In fact, a majority of leaders both of Congress and SAD parties have become businessmen first and seem to be scrambling for political power only to promote their businesses. Using former Prime Minister Manmohan Singh’s phrase such politicians can be safely described as “crony capitalists”. So, such politicians are responsible for creating a fertile ground for the disenchantment of the common men which was cashed upon by AAP.

It is a known fact that the Sikh militancy got degenerated in its later stage in the 1990s. And their slogan of ‘Khalistan’ coupled with opportunistic politics of Badals blocked the growth of democratic polity among the Sikhs in the aftermath of the troubled period of the 1980s. Hence, Punjab witnessed a vacuum of new Sikh leadership much needed to replace the Badals’ type of polity. And, that vacuum is now filled up by an outsider Kesriwal’s party in the latest assembly polls by projecting a local politician Bhagwant Maan with a cleaner image and having a small farmer’s background as AAP’s chief ministerial candidate.

A majority of Punjabis have no doubt, been rejoicing the overthrowing of the entrenched establishment of old politicians, particularly the Badals. But Kejriwal’s one-man rule in Delhi which is akin to Prime Minister Narendra Modi’s style of governance is disturbing many people in Punjab. Explicit criticism of AAP is now becoming audible with a mention to its election campaign which obliterated regional and federal issues which are much dearer to a sizable vocal section of the Sikhs. The Sikhs are susceptible enough to resort to frequent public protests on such issues which AAP may find difficult to handle.

Punjab is not Delhi which is overwhelmingly a mega-city of migrants. People of Punjab are historically and temperamentally different from the Hindi heartland’s inhabitants. Punjabis are not deep-seeped into the nationalistic lore which AAP supremo Kejriwal has been pushing forward in Delhi. The Sikhs still reminiscence Maharaja Ranjit Singh’s rule as their ‘genuine Punjabi regime’ and have not emerged fully out of the shock of the 1947 Partition which, they feel, have dwarfed them politically. In the past one and a half decades, the Sikhs spilled onto the roads nearly a dozen times protesting against the Sirsa Dera chief, opposing the hanging of Balwant Singh Rajoana involved in the killing of chief minister Beant Singh and held frequent protests in the Bargari beadbi cases. Of late, they marched to Delhi borders and held 380-days dharna against the pro-corporate farmer acts and secured their withdrawal.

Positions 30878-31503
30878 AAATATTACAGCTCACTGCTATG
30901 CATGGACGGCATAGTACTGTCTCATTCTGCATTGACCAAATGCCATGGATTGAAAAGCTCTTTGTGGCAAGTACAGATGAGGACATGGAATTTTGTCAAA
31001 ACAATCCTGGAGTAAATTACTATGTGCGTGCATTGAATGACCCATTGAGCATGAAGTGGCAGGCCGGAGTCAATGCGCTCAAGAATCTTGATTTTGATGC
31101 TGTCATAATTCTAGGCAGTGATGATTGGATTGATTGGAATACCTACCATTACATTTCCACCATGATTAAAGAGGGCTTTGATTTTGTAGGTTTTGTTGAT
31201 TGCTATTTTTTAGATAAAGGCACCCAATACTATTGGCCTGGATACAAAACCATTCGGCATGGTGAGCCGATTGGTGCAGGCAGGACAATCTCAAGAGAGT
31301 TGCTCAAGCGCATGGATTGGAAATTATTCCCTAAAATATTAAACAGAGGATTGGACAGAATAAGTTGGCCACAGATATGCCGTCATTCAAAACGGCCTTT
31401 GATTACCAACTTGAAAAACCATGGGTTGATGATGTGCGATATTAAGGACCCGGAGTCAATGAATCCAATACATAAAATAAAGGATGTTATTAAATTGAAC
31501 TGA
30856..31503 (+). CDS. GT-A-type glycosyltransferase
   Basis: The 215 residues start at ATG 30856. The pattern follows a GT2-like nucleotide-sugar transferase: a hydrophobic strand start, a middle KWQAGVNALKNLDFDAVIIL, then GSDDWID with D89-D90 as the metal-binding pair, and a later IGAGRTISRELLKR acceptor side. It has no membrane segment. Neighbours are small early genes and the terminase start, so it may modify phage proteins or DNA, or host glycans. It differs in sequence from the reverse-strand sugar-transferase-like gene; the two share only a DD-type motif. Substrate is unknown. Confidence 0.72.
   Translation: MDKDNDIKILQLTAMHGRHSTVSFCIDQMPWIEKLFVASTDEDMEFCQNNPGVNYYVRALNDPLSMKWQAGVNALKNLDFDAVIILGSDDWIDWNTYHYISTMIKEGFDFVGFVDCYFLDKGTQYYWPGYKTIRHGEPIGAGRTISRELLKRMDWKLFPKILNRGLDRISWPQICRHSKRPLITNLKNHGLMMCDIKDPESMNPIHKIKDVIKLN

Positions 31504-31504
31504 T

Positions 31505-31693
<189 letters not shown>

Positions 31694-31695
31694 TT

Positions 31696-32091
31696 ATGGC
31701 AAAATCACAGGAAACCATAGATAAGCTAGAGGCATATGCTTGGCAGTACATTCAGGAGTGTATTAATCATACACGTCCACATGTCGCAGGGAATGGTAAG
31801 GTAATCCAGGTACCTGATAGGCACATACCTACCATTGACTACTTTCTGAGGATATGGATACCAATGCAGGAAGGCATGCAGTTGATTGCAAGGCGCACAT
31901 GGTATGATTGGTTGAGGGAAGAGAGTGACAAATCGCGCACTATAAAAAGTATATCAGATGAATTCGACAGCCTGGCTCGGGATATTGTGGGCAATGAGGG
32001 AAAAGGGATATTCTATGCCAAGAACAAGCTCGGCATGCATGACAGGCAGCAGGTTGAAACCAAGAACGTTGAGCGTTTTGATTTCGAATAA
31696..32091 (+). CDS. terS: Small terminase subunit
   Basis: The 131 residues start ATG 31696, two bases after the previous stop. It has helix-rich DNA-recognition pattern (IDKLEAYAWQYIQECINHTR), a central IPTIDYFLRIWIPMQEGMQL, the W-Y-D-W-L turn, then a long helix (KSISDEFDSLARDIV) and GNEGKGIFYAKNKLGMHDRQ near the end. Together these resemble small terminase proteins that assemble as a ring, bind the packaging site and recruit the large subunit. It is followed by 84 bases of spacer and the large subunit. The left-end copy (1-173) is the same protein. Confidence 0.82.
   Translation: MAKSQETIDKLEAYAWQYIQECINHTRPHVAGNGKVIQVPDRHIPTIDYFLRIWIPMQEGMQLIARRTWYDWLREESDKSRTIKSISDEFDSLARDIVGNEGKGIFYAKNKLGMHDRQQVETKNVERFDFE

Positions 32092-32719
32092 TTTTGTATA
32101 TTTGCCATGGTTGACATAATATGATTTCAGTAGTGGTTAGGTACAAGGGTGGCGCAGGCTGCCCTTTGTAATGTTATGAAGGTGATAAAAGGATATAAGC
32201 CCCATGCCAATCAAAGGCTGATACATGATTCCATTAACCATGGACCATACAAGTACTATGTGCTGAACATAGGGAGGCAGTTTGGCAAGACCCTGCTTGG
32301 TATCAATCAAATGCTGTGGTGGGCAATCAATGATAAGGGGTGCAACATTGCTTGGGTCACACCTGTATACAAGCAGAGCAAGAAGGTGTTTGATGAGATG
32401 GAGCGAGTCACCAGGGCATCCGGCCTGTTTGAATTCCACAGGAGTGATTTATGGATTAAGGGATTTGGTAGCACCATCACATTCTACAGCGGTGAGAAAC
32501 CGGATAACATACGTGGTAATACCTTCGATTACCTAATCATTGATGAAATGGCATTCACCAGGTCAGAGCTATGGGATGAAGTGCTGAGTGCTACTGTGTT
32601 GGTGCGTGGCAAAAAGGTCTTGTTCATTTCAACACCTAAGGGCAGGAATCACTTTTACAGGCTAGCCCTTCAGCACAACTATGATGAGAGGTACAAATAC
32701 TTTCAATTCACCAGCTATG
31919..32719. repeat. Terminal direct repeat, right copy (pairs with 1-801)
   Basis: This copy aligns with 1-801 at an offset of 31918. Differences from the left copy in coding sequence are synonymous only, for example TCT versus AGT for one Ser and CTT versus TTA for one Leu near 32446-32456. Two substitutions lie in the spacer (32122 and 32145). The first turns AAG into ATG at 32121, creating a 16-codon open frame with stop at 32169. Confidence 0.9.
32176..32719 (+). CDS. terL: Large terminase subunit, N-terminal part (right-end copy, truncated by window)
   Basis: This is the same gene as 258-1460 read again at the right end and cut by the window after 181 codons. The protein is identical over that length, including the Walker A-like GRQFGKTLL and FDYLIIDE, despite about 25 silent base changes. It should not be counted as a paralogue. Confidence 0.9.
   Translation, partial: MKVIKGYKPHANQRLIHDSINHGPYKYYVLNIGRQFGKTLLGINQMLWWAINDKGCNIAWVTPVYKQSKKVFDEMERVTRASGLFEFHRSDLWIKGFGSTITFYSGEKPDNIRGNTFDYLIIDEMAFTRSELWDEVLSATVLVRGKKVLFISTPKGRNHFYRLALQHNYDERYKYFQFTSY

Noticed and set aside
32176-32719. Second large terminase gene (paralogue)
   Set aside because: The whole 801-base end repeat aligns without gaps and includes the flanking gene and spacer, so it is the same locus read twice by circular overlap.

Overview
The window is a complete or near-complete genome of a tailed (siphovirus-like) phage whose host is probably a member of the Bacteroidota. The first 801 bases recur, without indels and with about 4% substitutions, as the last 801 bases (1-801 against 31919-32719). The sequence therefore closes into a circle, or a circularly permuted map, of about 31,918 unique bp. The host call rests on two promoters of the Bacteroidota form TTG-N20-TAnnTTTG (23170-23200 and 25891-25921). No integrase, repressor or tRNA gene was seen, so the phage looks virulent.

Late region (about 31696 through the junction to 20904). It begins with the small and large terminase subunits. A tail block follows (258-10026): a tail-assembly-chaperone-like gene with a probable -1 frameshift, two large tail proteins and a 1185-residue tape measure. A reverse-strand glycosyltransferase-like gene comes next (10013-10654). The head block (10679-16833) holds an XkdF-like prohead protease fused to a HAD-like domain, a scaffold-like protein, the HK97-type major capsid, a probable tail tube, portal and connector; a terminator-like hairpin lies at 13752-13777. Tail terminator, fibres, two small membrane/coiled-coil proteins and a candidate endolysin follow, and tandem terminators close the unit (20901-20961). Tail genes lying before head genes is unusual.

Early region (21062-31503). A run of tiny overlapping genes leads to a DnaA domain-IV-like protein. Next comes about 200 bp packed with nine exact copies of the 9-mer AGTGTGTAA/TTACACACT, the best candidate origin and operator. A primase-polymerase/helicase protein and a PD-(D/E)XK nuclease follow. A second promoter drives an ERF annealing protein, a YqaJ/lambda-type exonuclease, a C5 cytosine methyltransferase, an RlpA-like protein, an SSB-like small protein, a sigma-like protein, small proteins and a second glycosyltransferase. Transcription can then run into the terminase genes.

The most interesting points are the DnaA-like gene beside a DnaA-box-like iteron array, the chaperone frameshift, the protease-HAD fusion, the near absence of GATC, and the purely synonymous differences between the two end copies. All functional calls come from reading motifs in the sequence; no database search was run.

Besides that, Punjabis are quite touchy on the issue of state autonomy and federalism which are not part of Kejriwal’s political discourse at all. Rather, he is aspiring and acting to project AAP as an alternative to the BJP at the national level. On the other hand, Kesriwal’s track record shows that he has always remained on the positive side of the Hindutva. He supported the BJP agenda of abolishing article 370, kept away from Shaheen Bagh protests against CAA, and manufactured communal riots of 2020 in Delhi. He created a replica of Ram Mandir in Delhi and publically readout Hanumaan Chalisa to outsmart the Hindutva brigades. Such a brand of politics could hardly go down the throat of Punjabis. Even eyebrows were raised when Bhagwant Maan touched the feet of Kejriwal on his selection as leader of AAP’s legislative party and that scene went viral on social media leaving a bitter taste among the viewers.

Kejriwal’s latest act of nominating five persons of his choice–two from outside Punjab, one cricketer celebrity and two businessmen—for Punjab quota in Rajya Sabha (Upper House in Indian Parliament) has caused an outcry in Punjab. Opposition leaders were quick to accuse Kejriwal of “selling” Punjab legislators for his personal political ambitions and pecuniary considerations. Thinkers are watching keenly how Kejriwal’s politics would unfold in Punjab; whether he tends to run  the state from Delhi. In such a scenario whether he could be able to ward off the disenchantment which Punjabis susceptible to falling in sooner than imagined.

Former UNI Special Correspondent Jaspal Singh Sidhu, now an independent journalist could be reached at Jaspal.sdh@gmail.com